I left the classroom this past April. It hasn't even been a full six months. I still don't feel disconnected from the classroom. I don't feel like I've lost touch with my roots; at least not yet. A lot of what I do in my new district is to share what I used to do six months ago. Considering that nearly three months of that was Summer Vacation, I don't feel too out-of-the-loop.

Apparently that's not what everyone thinks. Apparently since I joined the ranks of "the district", or as we call it "downtown", I have lost my connection to the classroom. Regardless of the fact that I am still just a TOSA, not an administrator, I am now labeled as disconnected.

This was made apparent about a week ago. I was working with a group of teachers from a few of our pilot schools (8 of 27 schools are going 1:1 to some degree) on some tools and strategies that they could feel comfortable using Day 1 with students. As most PD sessions go, the secondary folks flocked towards the secondary folks and the elementary folks congregated close to other elementary folks. A discussion arose among the secondary teachers. They were (some, but not all) concerned about students being distracted by devices during lectures and wondered if there was a way to "lock" students into the lecture (read slides) somehow.

I have a bad habit of grinding my teeth when someone says "lock" or "lock down" in the context of learning and their classroom. I kept to myself and listened for a bit. The conversation continued and they brought up a few apps that they could use to keep kids in an app or on a particular slide during a lecture, thus "keep them from being distracted". As if isolating the delivery has ever kept anyone from getting bored during a lecture. Again, I held back. There were some voices of reason however. One individual reminded them that at any point anyone could walk into a classroom and see students distracted by devices (our schools have, to an extent, an open BYOD policy); that it wasn't going to matter whether it was a district provided device or whether it was brought from home.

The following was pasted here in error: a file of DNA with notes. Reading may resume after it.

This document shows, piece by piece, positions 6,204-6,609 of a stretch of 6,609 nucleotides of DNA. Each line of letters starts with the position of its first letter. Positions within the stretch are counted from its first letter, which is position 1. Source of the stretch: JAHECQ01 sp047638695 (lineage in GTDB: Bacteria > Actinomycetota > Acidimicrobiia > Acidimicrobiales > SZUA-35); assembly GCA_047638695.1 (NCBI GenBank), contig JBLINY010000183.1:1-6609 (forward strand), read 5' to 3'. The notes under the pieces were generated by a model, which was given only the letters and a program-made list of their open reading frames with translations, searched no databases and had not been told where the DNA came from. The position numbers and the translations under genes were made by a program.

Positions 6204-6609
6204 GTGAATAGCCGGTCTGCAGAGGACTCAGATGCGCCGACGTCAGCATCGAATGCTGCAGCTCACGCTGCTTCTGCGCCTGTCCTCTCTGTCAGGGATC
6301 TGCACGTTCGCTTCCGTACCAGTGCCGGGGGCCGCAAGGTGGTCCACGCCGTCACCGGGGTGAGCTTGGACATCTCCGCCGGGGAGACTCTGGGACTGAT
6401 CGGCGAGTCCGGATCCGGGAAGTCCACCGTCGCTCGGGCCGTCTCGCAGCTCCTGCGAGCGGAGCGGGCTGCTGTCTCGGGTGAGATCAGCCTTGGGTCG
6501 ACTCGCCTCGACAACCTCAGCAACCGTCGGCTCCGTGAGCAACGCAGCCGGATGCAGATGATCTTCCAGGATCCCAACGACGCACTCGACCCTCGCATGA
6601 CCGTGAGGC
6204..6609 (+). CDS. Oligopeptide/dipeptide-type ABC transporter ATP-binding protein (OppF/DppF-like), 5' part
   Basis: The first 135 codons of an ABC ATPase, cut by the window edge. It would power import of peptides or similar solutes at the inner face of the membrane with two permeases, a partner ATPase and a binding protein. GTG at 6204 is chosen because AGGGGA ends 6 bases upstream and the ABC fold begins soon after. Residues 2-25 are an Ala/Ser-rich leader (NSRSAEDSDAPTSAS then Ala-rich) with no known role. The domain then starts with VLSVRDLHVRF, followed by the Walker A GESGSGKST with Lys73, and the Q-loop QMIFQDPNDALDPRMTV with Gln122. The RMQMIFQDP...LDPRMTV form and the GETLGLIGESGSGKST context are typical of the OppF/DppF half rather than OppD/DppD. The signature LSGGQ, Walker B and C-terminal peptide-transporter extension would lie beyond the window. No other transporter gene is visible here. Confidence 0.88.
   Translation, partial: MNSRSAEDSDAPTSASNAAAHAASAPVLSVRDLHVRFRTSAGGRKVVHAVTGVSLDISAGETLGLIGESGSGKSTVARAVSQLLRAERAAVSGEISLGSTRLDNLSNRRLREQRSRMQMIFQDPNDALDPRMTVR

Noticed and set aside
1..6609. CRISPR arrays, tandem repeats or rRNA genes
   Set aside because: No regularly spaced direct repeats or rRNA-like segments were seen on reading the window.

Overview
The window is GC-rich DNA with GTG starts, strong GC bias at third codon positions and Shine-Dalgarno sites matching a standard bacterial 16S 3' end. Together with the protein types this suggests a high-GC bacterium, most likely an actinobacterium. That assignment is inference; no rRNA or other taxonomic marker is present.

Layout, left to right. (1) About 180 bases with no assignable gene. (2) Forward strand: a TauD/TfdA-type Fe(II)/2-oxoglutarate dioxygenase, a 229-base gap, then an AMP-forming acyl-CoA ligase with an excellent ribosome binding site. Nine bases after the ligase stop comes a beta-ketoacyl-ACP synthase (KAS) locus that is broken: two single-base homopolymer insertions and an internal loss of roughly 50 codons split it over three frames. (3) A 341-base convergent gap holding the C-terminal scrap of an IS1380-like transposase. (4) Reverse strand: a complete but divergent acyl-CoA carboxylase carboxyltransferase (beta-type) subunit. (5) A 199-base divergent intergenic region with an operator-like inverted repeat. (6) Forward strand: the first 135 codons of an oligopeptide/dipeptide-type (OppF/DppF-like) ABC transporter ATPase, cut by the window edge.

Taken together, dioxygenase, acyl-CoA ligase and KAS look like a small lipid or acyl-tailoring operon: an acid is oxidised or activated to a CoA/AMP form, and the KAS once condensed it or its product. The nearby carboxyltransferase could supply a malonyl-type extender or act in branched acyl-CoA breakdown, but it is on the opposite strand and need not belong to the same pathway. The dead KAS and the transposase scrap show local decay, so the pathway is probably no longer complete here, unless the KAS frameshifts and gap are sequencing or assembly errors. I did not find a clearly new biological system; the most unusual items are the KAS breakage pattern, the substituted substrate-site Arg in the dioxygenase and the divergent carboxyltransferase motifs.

That was my opening to speak up, right? Someone else broke the ice and now I could swoop in with my voice of reason and bring the focus back to learning and not on the tools. (Insert loud Family Feud "X" sound effect). Not quite.


Me
"Can I share a few thoughts? And please hear me out. My intent is not to offend." -- (probably not the best way to start)

Someone else
"Sure. Do you know of another app or does the district already have a monitoring tool?"

Me
"Well. I think we're missing the point here if our goal is to 'lock' a student into an app or a particular part of your lecture. Because if that is our goal, I think we should be talking about ways to deliver content that doesn't require 'locking down' and distracted students, instead."

Someone else
"Sure. That's easy when you work in a world of theory. You can say those things and talk about all the "neat" ways we should be teaching, but I live in a world of practice and have to deal with this everyday."

SMACK!


No. Seriously. That's what it felt like. A slap to the face. It completely caught me off guard.

I didn't think I was so out of touch with the world of "practice". Again. I was in the classroom up until April. Of this year. 2013.

I didn't even have a reply.

It had started. I was now an outsider. And I didn't, and still don't, like it. I don't even know who's right in this case. I know that traditionally districts put a lot of pressure on teachers to perform and achieve high (read high test scores), and because of that, some of the "neat" ways I was talking about don't seem practical, realistic, or even necessary in the classroom. And because of that, my ideas come of as mere theory (untested and unproven) and not as practice.

This is a tough place to be in, between what is perceived as theory and what is upheld as practice. But it's my job. How do I ensure a positive and meaningful experience for teachers during our professional development time without crossing those streams? If we keep doing what we're doing, there is no need for our 1:1 pilots. If we keep doing what we're doing, I'm out of a job. Fortunately there is a need to NOT keep doing what we're doing. There is a need to unlearn and rethink.

Education often (mis)functions in this dichotomy; us & them -or- theory & practice. I struggle with this. Change comes by way of discomfort and confusion, not routine and complacency. How does one go about making "theory" seem practical? I don't know.